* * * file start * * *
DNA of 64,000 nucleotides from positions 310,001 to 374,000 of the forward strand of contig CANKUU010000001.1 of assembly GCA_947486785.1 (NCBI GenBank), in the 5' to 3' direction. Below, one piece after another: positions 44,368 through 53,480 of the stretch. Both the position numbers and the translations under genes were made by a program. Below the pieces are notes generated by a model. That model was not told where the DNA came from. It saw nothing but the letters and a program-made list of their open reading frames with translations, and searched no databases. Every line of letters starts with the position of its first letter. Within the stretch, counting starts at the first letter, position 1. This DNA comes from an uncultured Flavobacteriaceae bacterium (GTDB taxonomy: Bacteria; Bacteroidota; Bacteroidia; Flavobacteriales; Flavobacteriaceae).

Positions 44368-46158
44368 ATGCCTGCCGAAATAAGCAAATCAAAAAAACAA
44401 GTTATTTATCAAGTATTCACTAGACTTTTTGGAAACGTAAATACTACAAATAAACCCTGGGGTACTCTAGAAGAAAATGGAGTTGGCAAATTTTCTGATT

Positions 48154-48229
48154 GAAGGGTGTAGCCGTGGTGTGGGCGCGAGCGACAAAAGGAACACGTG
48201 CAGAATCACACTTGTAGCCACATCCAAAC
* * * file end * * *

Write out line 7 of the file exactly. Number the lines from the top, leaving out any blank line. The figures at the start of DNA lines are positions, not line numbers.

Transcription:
48201 CAGAATCACACTTGTAGCCACATCCAAAC